Tinker Tour informs students around United States of rights granted to them by First Amendment in school environments

Mary Beth Tinker answers questions from student journalists about the work she has done to support the right of free speech in schools.

Mary Beth Tinker answers questions from student journalists about the work she has done to support the right of free speech in schools.

In 1965, Mary Beth Tinker, along with her brother and some friends, walked into their high school wearing black armbands, mourning those who died in the Vietnam War and supporting the Christmas truce proposed by Robert F. Kennedy. Later that day, they were suspended for doing so, and forty-four years later, the Supreme Court case that followed is still brought up in schools across America.

“She’s the reason that you have the right, as a student, to stand up,” Student Press Law Center attorney Mike Hiestand said, “no matter what your principal or superintendent says, [you have the right to] say what you feel needs to be said.”

Compared to the stricter rules of 1965, students have many more opportunities to speak about what they feel is important. However, in some schools, these opportunities are cut off by administrators.

“We live in a world where we have these incredible speech tools that are available,” Hiestand said, “but I think school officials, many of whom are older, they don’t know what it’s about; they don’t understand it; they don’t get it and they’re scared of it. And the response to that in many places is simply to bury it. ‘You can’t use it. And if you do use it, we’ll punish you or we’ll punish your teacher.’ That has to change. We are doing everybody a disservice.”

Hiestand said that sometimes, instead of the administration stopping them, the students are stopping themselves by not taking advantage of what is right in front of them.

“We were at this conference where there was this woman who does social media,” Hiestand said. “During her talk, she was asking the kids, ‘When you guys are finished with an article for the paper, do you tweet it out?’ Something as simple as that. And in this room of 600 kids, six of them actually raised their hands. For them, they simply were not allowed to use social media in school. A lot of them were actually restricted to do research on the computer. We need to catch up. We need to do better than that.”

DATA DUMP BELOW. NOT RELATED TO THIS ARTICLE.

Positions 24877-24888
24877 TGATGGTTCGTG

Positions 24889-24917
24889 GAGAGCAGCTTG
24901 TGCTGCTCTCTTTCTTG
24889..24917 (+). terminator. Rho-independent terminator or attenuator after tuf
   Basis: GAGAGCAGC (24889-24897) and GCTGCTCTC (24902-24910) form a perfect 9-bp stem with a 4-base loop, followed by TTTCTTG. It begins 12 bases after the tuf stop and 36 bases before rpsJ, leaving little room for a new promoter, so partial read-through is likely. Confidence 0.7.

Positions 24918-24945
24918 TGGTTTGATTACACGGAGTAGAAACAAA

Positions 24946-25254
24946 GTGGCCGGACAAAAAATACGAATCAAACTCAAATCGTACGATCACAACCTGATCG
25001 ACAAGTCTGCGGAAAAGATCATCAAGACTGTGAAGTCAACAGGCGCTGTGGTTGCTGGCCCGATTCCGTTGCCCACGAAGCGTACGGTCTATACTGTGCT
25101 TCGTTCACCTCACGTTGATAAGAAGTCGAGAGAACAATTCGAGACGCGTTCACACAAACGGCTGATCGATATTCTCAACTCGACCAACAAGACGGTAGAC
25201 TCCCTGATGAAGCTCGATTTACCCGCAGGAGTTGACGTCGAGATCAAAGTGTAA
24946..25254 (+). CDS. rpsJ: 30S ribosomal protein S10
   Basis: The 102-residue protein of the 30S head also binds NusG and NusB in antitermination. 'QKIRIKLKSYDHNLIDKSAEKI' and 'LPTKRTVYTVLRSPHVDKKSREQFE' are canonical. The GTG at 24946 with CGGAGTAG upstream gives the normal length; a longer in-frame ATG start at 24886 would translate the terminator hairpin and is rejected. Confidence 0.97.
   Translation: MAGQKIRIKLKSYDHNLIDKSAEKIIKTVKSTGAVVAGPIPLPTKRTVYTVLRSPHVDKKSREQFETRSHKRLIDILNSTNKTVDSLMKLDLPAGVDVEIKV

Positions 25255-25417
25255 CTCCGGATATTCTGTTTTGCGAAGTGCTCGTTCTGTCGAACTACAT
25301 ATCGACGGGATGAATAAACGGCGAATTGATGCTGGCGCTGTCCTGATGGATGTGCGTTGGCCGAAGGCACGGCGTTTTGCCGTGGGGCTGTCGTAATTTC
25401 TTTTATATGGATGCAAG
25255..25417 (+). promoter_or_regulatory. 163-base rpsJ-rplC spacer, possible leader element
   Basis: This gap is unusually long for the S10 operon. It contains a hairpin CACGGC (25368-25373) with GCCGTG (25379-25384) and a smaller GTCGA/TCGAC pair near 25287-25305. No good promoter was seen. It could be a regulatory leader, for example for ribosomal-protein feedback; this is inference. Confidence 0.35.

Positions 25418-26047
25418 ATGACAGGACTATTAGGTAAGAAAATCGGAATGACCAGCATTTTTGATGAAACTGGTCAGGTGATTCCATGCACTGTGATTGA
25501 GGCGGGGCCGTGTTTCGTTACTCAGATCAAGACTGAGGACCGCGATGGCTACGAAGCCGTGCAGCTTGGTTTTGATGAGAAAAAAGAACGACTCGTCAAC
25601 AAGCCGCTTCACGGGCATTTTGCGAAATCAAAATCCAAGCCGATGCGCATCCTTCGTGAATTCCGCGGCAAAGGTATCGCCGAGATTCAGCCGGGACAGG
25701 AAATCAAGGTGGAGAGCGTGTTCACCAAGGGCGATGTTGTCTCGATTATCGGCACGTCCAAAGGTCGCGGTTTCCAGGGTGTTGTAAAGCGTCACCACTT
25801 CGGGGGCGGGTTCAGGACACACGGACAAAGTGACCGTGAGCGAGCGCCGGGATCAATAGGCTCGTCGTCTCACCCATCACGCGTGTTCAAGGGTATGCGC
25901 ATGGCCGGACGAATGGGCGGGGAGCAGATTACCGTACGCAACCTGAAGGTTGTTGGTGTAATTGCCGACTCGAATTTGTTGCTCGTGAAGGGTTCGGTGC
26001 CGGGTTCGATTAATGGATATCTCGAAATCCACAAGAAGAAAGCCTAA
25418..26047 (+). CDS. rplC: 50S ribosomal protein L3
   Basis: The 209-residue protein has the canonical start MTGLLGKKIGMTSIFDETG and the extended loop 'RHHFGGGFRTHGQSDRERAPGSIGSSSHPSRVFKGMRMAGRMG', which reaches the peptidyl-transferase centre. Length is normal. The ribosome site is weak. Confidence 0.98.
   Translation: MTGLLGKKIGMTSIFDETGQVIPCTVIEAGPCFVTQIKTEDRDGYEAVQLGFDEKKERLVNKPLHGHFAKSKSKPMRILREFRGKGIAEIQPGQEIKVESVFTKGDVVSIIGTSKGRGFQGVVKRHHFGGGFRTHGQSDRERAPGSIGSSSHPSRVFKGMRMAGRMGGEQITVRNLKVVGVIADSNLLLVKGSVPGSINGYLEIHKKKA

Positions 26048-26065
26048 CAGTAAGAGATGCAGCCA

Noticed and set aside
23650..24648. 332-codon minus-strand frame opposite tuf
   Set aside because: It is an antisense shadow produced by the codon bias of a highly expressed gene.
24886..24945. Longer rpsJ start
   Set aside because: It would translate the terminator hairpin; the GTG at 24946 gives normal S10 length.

Tinker and Hiestand are now traveling across the country in an RV informing students of their right to free speech, even in a school environment. This program is called the Tinker Tour, and Tinker and Hiestand stopped at the JEA/NSPA convention in Boston Nov. 15 to speak to young journalists.

“We want to accomplish encouraging student voices and youth voices generally,” Tinker said, “and also collecting stories of young people all over the country who are speaking up, who are standing up.”

The base of the Tinker Tour, however, goes back to our nation’s founding and the ideals of the Bill of Rights and First Amendment, which Tinker said many students do not realize they can apply to their everyday life at school.

“In order to keep [the First Amendment] alive, we’ve got to live it, and not just memorize it for a test, but to live it in our daily lives by standing up for things that are important and to use our rights because, as I tell students, if you don’t use your rights, you can lose them,” Tinker said.”That’s what democracy is based on, the average person having the knowledge, having input, having a say in their lives, and that’s one thing I think doesn’t always happens with students in their schools. You should have a say in the decisions that affect your lives.”

“Student press is an important part of our school community. The reporting on issues relevant to the lives of our students can contribute positively to our goal of educating our students. Hearing and addressing the student voice in multiple venues only helps our school to be stronger. Student press is also a learning experience for the students involved in the program. Learning to identify issues, learning to report fairly on them and being part of a vibrant learning community models our commitment to preparing students to be engaged citizens.” — principal Dr. John Carter